Allow me to work for you (for free)
Posted 05 May 2009 - 11:21 PM
The only experience I have on 35mm sets is as an electrician. I worked as an electrician intern on Ex-Terminators (shot in Austin, TX) for about 20 days, and that’s the only time I’ve worked on what I consider a “big set.” I learn quickly and am glad to work as any position; I just might be asking lots of questions in the beginning.
Aside from that, I’ve worked as various crew positions on about a dozen short films and documentaries. I’ve been camera operator, boom operator, gaffer, grip, 2nd AC, loader (I’ve only loaded with the Arri SR2), and PA. I have lots more to learn in every department, so I’m happy with any position I can get.
Anyway, if you think there’s a chance that I could be useful on anything you are working on, please let me know. I’ll probably bump this thread once the trip begins, so if you don’t have anything planned now, maybe you will then.
Also, if you’re interested, you can check out the travel blog at http://drewott.wordpress.com. It’s not geared toward filmmaking, but you’ll be able to follow where I am if you want to meet or work with me. The trip hasn’t started yet because I’m still a senior in high school. I think I'm going to leave in July.
One more thing: I wasn’t planning on bringing any gear, but I own a Canon XHA1, so maybe I’ll bring that in case anybody is interested in shooting something with it.
My email is DrewOtt@DesolateFilms.net
Posted 08 May 2009 - 01:51 PM
You should Doc your trip
Posted 08 May 2009 - 02:14 PM
what you are proposing is illegal in the UK.
It's not illegal to work for free in the UK, but it is illegal to ask someone to work for free. A fine distinction perhaps....
Posted 08 May 2009 - 03:28 PM
Posted 10 May 2009 - 01:03 PM
I can get 50 crew members for free with an ad on Mandy.com.....if that is, I wanted to.
I doubt I would get as many free labourers to mow my lawn, look after my children, or dig ditches
What a zany industry this is!
Posted 10 May 2009 - 02:31 PM
It's not illegal to work for free in the UK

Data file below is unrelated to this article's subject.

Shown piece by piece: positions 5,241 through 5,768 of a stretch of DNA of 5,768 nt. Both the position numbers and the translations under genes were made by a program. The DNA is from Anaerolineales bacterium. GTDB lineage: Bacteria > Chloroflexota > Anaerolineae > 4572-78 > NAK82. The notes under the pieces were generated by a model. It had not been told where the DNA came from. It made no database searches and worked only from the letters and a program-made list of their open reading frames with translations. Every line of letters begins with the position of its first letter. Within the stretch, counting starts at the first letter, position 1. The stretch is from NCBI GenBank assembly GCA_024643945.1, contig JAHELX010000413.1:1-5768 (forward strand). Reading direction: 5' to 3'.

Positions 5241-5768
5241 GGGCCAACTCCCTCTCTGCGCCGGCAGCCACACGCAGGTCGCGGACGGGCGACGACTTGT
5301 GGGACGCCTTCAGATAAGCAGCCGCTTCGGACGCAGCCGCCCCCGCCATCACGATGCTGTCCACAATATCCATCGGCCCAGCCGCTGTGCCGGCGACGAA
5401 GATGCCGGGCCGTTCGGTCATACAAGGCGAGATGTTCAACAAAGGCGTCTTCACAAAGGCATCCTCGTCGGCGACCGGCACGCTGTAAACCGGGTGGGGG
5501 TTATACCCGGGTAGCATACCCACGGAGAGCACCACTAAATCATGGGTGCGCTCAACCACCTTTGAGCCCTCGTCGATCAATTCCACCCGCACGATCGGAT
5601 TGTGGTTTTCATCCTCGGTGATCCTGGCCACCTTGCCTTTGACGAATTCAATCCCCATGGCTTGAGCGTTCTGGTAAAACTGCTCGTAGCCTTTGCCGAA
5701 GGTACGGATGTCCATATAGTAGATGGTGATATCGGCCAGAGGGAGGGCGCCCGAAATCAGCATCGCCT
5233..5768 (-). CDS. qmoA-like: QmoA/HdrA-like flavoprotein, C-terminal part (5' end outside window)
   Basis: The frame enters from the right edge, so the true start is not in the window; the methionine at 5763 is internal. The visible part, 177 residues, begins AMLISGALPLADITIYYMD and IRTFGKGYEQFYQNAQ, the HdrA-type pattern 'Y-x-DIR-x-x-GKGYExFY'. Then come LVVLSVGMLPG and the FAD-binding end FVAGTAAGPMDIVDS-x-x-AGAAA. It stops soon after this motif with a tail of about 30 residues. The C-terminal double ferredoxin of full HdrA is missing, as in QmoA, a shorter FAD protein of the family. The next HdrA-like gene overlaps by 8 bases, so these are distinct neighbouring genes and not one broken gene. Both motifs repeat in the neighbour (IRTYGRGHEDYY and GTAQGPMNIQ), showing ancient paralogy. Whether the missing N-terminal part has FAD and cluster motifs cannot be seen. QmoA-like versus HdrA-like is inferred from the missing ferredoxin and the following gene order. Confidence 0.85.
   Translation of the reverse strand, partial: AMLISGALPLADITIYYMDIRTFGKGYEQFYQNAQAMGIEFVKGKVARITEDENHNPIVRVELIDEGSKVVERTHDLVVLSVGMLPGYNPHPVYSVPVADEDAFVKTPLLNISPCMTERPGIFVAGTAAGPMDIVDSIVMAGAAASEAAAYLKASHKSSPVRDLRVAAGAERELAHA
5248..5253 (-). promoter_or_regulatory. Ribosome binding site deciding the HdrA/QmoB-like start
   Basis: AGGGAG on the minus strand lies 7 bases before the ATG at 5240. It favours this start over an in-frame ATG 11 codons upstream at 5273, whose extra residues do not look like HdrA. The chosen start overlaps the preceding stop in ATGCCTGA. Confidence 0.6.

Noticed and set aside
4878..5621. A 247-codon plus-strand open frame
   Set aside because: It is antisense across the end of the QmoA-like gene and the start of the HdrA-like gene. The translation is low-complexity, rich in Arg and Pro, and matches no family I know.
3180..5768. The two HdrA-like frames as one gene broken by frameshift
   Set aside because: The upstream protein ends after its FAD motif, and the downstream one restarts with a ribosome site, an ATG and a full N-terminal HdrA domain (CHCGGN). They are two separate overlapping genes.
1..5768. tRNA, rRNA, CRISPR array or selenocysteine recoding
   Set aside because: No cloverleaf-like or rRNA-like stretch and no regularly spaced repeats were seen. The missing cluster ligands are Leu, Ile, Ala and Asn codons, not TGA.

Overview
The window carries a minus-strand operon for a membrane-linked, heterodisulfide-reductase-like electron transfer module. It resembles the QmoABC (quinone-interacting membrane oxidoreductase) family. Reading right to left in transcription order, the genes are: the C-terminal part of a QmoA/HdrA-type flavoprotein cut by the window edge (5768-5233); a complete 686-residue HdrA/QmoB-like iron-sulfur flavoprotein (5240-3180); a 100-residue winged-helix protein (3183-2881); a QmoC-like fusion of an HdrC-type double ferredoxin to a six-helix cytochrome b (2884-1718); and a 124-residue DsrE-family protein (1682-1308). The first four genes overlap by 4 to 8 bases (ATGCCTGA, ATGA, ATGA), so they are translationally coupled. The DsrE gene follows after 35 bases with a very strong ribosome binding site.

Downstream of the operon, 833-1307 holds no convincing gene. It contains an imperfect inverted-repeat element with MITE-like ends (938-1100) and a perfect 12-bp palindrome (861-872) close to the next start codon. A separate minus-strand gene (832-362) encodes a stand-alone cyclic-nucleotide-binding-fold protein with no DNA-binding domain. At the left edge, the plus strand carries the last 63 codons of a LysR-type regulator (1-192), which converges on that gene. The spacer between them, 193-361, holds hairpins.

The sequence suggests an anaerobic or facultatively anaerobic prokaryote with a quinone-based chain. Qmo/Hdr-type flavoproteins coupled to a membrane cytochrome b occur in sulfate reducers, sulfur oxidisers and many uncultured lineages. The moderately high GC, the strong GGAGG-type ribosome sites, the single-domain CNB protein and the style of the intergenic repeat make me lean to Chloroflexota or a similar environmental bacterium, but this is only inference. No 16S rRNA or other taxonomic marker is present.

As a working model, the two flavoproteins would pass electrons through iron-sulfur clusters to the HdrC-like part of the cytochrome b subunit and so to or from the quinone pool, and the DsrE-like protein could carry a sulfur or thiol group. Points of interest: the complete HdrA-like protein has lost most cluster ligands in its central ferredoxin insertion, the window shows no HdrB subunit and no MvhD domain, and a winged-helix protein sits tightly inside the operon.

I'm not sure that it is. The guidance I have is that this is viewed as conspiracy between the employer and employee to break the rules, which of course would boil down to the employer saying "If you ever want to work for me again, you tell them you volunteered, right?"
Oddly enough this is exactly what's happening in the film industry, so - great!
Posted 10 May 2009 - 02:49 PM
When they said 'There's no business like Show Business'.. they weren't kidding!
Posted 10 May 2009 - 07:28 PM
both ways work I guess?
Posted 10 May 2009 - 08:48 PM
well you could either pay 50K a year at AFI or invest in a RED + lens package and get out there and practice on independent films.
both ways work I guess?
I don't think that the "buy RED - become cinematographer" idea is any good unless you want to start your rental house career.
You should know that it takes a lot more than that. Learning the gear and specific RED workflow may distract from what is actually important: narrative storytelling.
Posted 12 May 2009 - 05:32 PM
When I said that I was bringing my camera, I was intending that to be the, "Let's make a film together," mindset as opposed to, "Come work for free as an assistant wedding videographer," or something like that.
I never rent my camera out for free or even very cheap locally (except to friends), but I was figuring that bringing a camera would make people more interested in working with me.
Interesting thoughts though. Maybe I will reconsider some things.
Posted 18 May 2009 - 11:19 PM